The Marquis of Lossie/Chapter XXVI

The Marquis of Lossie - Chapter XXVI
by George MacDonald

CHAPTER XXVI.

THE SCHOOLMASTER.

Alexander Graham, the schoolmaster, was the son of a grieve, or farm-overseer, in the north of Scotland. By straining every nerve his parents had succeeded in giving him a university education, the narrowness of whose scope was possibly favorable to the development of what genius, rare and shy, might lurk among the students. He had labored well, and had gathered a good deal from books and lectures, but far more from the mines they guided him to discover in his own nature. In common with so many Scotch parents, his had cherished the most wretched as well as hopeless of all ambitions, seeing it presumes to work in a region into which no ambition can enter — I mean that of seeing their son a clergyman. In presbyter, curate, bishop, or cardinal ambition can fare but as that of the creeping thing to build its nest in the topmost boughs of the cedar. Worse than that: my simile is a poor one, for the moment a thought of ambition is cherished, that moment the man is out of the kingdom. Their son, with already a few glimmering insights which had not yet begun to interfere with his acceptance of the doctrines of his Church, made no opposition to their wish, but having qualified himself to the satisfaction of his superiors, at length ascended the pulpit to preach his first sermon.

The custom of the time as to preaching was a sort of compromise between reading a sermon and speaking extempore, a mode morally as well as artistically false; the preacher learned his sermon by rote, and repeated it — as much like the man he therein was not, and as little like the parrot he was, as he could. It is no wonder, in such an attempt, either that memory should fail a shy man or assurance an honest man. In Mr. Graham's case it was probably the former: the practice was universal, and he could hardly yet have begun to question it, so as to have had any conscience of evil. Blessedly, however, for his dawning truth and well-being, he failed — failed utterly, pitifully. His tongue clave to the roof of his mouth; his lips moved, but shaped no sound; a deathly dew bathed his forehead; his knees shook; and he sank at last to the bottom of the chamber of his torture, whence, while his mother wept below and his father clenched hands of despair beneath the tails of his Sunday coat, he was half led, half dragged down the steps by the bedral, shrunken together like one caught in a shameful deed, and with the ghastly look of him who has but just revived from the faint supervening on the agonies of the rack. Home they crept together, speechless and hopeless, all three, to be thenceforth the contempt, and not the envy, of their fellow-parishioners. For if the vulgar feeling toward the home-born prophet is superciliousness, what must the sentence upon failure be in ungenerous natures, to which every downfall of another is an uplifting of themselves! But Mr. Graham's worth had gained him friends in the presbytery, and he was that same week appointed to the vacant school of another parish.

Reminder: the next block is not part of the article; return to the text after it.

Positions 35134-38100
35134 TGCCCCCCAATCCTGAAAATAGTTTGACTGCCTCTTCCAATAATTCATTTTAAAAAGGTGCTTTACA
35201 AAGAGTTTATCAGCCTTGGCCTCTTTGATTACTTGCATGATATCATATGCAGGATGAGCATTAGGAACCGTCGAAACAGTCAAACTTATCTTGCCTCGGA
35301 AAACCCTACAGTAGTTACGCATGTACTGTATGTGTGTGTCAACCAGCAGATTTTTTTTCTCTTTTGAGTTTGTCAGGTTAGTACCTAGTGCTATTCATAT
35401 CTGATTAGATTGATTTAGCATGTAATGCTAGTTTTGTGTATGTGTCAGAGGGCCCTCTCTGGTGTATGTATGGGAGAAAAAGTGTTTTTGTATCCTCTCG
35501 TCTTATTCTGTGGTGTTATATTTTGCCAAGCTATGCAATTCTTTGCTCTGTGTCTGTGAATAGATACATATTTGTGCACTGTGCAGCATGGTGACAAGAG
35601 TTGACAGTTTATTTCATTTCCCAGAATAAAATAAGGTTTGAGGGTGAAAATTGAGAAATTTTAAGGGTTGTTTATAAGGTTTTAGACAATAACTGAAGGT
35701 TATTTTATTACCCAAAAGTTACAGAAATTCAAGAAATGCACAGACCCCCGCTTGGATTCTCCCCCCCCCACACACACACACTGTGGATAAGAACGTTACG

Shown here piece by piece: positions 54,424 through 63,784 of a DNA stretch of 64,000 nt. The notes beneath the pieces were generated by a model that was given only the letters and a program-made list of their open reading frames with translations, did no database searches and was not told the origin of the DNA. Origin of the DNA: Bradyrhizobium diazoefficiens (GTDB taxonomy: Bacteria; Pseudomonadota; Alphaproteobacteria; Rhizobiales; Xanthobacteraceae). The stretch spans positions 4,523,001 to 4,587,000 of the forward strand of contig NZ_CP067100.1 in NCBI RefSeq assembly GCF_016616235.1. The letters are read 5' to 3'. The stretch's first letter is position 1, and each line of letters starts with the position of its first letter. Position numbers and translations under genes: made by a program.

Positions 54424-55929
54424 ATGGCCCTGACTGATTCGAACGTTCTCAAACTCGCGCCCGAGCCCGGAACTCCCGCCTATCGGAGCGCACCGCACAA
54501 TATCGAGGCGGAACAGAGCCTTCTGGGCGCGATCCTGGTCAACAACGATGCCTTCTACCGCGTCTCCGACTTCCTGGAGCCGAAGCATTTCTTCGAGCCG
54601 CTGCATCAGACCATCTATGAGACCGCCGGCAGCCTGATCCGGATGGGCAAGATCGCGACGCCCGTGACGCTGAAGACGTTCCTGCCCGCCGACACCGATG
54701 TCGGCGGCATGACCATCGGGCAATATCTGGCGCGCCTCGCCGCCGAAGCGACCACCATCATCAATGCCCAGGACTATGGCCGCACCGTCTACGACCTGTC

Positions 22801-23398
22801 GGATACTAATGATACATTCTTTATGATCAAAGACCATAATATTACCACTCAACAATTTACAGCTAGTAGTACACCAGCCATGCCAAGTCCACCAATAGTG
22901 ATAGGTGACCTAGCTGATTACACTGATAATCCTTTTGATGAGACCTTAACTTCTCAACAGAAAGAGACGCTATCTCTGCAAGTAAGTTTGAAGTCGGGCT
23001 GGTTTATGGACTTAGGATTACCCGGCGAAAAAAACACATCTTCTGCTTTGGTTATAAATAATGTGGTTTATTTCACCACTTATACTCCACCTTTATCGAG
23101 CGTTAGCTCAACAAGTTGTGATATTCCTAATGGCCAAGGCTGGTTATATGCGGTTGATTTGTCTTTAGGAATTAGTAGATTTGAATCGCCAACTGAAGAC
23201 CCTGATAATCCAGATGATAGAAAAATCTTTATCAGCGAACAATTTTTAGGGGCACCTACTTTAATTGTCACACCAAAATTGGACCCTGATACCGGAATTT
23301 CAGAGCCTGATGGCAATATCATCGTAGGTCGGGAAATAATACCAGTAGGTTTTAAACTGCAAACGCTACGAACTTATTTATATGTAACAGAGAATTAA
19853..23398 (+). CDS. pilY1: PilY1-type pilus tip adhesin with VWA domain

There it was not long before he made the acquaintance of Griselda Campbell, who was governess in the great house of the neigborhood, and a love, not the less true that it was hopeless from the first, soon began to consume the chagrin of his failure, and substitute for it a more elevating sorrow; for how could an embodied failure, to offer whose miserable self would be an insult, dare speak of love to one before whom his whole being sank worshipping? Silence was the sole armor of his privilege. So long as he was silent the terrible arrow would never part from the bow of those sweet lips: he might love on, love ever, nor be grudged the bliss of such visions as, to him seated on its outer steps, might come from any chance opening of the heavenly gate. And Miss Campbell thought of him more kindly than he knew. But before long she accepted the offered situation of governess to Lady Annabel, the only child of the late marquis's elder brother, at that time himself marquis, and removed to Lossie House. There the late marquis fell in love with her and persuaded her to a secret marriage. There also she became, in the absence of her husband, the mother of Malcolm. But the marquis of the time, jealous for the succession of his daughter, and fearing his brother might yet marry the mother of his child, contrived, with the assistance of the midwife, to remove the infant and persuade the mother that he was dead, and also to persuade his brother of the death of both mother and child; after which, imagining herself wilfully deserted by her husband, yet determined to endure shame rather than break the promise of secrecy she had given him, the poor lady accepted the hospitality of her distant relative, Miss Horn, and continued with her till she died.